ScienceDaily, April 25, 2008
[Rachel's introduction: A new study links mercury emissions from coal- fired power plants to autism in children.]
How do mercury emissions affect pregnant mothers, the unborn and toddlers? Do the level of emissions impact autism rates? Does it matter whether a mercury-emitting source is 10 miles away from families versus 20 miles? Is the risk of autism greater for children who live closer to the pollution source?
A newly published study of Texas school district data and industrial mercury-release data, conducted by researchers at The University of Texas Health Science Center at San Antonio, indeed shows a statistically significant link between pounds of industrial release of mercury and increased autism rates. It also shows — for the first time in scientific literature — a statistically significant association between autism risk and distance from the mercury source.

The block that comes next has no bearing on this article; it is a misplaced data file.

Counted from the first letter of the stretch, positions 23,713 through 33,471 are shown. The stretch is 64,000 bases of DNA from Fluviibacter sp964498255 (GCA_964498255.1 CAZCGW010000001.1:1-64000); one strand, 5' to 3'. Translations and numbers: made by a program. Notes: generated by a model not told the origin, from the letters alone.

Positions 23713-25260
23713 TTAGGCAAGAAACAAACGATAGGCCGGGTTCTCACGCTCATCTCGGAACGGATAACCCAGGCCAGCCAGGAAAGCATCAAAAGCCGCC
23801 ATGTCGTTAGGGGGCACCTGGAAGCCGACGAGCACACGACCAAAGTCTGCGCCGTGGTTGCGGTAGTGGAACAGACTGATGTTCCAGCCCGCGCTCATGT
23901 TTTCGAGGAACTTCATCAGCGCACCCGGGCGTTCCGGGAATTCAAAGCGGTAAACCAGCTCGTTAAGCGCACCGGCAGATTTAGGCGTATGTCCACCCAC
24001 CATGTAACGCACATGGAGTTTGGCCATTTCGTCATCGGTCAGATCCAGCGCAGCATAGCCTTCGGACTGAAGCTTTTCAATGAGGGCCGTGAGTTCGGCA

The U.S. Environmental Protection Agency (EPA) estimated environmental mercury releases at 158 million tons annually nationwide in the late 1990s, the time period studied by the Texas team. Most exposures were said to come from coal-fired utility plants (33 percent of exposures), municipal/medical waste incinerators (29 percent) and commercial/industrial boilers (18 percent). Cement plants also release mercury.
So, there are forces pushing to build more mercury spewing coal-fired utility plants, municipal/medical waste incinerators, commercial/industrial boilers, and Cement plants. Why? The answer is short-term gain for the few and let the next generation deal with the environmental problems.